An Average Conversation with the Mrs. (A Short Story)


“Tim!” she shrieked from the bathroom.

Tim, leaving his work station prepared for one of three possibilities:

  1. She’s out of toilet paper
  2. She sees a spider
  3. Just to say ‘hi’

“Tim! Quick! Quick!”

It still could be any of the three.

When he turned the corner for the bathroom, she was on her feet, gripping the door frame, pants around her legs. With panicked eyebrows raised, she pointed to the tub, no doubt this was #2 — not the kind you make in the bowl.

“Spider! Spider!”

Tim walked in. It was huge. It was the kind of spider you try desperately not to embellish, but friends would never believe otherwise. It’s long, legs were so thick, he could see the little cilia jutting out like cactus spikes. It’s fangs, bulbous and large, like big punching bags waiting to attack. Tim almost wanted to take a picture with his hand by it for scale, but was too timid to do so.

“Kill it!”

Tim grabbed the box of whitening strips (the plastic still wrapped around the container) and after a brief apology in his head, he crushed the beast and scraped it along the tub.

“Is it dead?”

Tim lifted the box to show that it was indeed dead, curled even (as spider’s do) in the arachnid fetal position (with what legs remained). With a few sheets of toilet paper, Tim swept up the nightmare and flushed it down the toilet — twice, for good measure.


“What kind of spider was it?”

“I don’t know, I’ll look it up.”

“We’ve been seeing a lot of those lately.”

“Well, I’ve seen a lot of pest control around our neighbors, maybe the spiders are running out of places to hide.”

“But what if there’s a nest here?!”

“There’s not a nest…” he said aloud, while simultaneously thinking, ‘although I remember reading about how much spiders like damp, dark and moist places and the bathroom fits the bill.

“But what if they’re venomous and they bite me in our sleep?!”

“The only spider you have to watch out for is the Brown Recluse…”

“What’s that?”

Tim needed a quick save, “I don’t really know, but they’re like… worse than black widows.”

That wasn’t a save,’ Tim scolded himself.

Tim opened up his browser and started looking up pictures of big, brown spiders — expecting the trauma of seeing the creature to kick in when he saw. Instead, all the spiders looked the same! It was a wonder to him that so many websites claimed to be experts on identifying big brown spiders and yet unless the spider was caught in a jar or kept under a microscope, he didn’t understand how this helped laymens at all.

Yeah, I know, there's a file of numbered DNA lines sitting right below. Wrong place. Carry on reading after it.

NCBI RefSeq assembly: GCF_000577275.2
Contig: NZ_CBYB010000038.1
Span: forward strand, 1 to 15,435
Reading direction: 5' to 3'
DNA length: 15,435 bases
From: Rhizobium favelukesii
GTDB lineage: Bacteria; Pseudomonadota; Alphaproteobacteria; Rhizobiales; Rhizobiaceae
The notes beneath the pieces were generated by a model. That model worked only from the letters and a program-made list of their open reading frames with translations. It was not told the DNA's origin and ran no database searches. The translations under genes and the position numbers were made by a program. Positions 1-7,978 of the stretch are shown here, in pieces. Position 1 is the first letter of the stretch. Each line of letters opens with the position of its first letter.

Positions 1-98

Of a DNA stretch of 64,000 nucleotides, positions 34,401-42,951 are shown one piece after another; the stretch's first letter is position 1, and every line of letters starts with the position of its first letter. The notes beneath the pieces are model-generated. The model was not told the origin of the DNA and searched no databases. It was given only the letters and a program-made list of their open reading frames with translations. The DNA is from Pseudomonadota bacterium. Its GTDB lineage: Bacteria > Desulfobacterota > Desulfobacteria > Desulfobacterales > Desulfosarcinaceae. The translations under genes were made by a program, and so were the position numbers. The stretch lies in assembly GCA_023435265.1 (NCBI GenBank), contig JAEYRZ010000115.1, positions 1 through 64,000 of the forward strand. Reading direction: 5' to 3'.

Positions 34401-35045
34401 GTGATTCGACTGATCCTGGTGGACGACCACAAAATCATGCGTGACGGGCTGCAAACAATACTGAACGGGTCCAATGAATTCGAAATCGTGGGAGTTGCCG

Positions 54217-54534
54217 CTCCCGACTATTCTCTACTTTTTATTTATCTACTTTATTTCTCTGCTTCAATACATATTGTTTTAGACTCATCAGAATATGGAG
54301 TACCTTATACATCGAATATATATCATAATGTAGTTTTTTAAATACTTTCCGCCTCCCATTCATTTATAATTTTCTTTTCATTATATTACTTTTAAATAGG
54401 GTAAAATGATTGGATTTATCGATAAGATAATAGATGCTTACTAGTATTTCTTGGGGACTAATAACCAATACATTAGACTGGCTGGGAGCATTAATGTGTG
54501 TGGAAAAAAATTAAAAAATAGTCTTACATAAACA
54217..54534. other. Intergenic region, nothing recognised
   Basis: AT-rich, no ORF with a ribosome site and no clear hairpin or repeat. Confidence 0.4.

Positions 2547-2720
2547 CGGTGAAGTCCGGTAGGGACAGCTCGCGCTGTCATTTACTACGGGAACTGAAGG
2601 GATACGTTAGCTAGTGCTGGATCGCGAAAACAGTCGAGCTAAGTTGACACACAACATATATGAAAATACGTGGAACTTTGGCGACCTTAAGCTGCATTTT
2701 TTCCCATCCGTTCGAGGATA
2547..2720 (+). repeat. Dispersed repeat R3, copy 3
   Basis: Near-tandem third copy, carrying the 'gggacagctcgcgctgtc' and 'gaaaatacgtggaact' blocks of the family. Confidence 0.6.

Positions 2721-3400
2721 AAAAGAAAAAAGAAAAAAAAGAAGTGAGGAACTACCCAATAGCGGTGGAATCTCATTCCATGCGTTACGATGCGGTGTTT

Count the eyes, if it has 8, then you have a…

Look at the body size, if it’s less than half an inch…

Any distinguishing colors? If on the legs, probably… if on the body…

After looking at numerous pictures and websites, Tim didn’t even know if what he killed was a spider, but was certain he wanted to rule out the Brown Recluse… no such luck.

“Any luck?” Tim’s wife asked.

“Hmm, I think it’s a common grass spider,” he said or rather hoped, but couldn’t remember the body being elongated, it seemed more round to him.

“Is it venomous?”

“No, not at all,” he said, “See?” He flashed her his phone screen.

“That doesn’t look like him.”

She was right, “There’s a lot of variations of grass spiders, I’ll find you another.”

She sidled up next to him and looked over his shoulder. “There!” She pointed at the Brown Recluse.

“No… it couldn’t be, those don’t even live in Northern California,” he said although he thought, ‘I mean, they’re not common in NorCal, but they can appear.’

“Are they venomous?”

“Yes, but the most severe symptoms you can get is headache, nausea, itchiness (from the bite wound) and dizziness. You know, it’s not pleasant, but you won’t die.”

Although,’ he thought and recalling the images he’d seen associated with Brown Recluse spider bites, ‘it can cause necrosis, which kills the flesh around the bite in big baseball sizes and then you need a skin graph and, oh yes, it will scar.’

“That’s all?”

“That’s all. Of course, I want to get a better image of one of them. Next time — if — we see one, we should take a picture,” and put all these fears to rest, “but the good news is, you’d be fine if you were bitten. Like, people dying of spider bites — even black widows — is pretty rare,” unless you’re a child or elderly person.

“Okay…” she said a little relieved.

“Okay,” he said, but thought, ‘we should still shake out the sheets before getting into bed.

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